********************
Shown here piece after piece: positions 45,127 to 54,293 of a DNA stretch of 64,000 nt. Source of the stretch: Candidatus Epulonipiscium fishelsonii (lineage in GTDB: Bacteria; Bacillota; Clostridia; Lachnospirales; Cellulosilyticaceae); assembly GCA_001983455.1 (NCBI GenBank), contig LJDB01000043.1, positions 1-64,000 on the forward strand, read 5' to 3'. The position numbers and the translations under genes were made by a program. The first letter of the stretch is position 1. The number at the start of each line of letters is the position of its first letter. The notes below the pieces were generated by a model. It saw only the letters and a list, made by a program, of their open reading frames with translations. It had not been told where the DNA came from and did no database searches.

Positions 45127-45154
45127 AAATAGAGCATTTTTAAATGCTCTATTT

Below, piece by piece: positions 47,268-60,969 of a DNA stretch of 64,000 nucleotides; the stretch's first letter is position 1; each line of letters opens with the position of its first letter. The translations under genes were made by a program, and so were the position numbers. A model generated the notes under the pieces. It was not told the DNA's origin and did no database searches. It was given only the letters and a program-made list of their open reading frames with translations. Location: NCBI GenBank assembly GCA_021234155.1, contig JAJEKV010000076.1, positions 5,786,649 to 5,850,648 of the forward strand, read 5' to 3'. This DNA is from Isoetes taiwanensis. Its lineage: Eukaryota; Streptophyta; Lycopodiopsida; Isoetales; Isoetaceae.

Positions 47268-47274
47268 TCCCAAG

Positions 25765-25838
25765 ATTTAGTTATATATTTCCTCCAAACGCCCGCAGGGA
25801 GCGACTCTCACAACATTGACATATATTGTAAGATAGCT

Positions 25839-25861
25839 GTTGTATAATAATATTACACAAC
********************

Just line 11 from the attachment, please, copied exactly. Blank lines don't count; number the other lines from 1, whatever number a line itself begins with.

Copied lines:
25839 GTTGTATAATAATATTACACAAC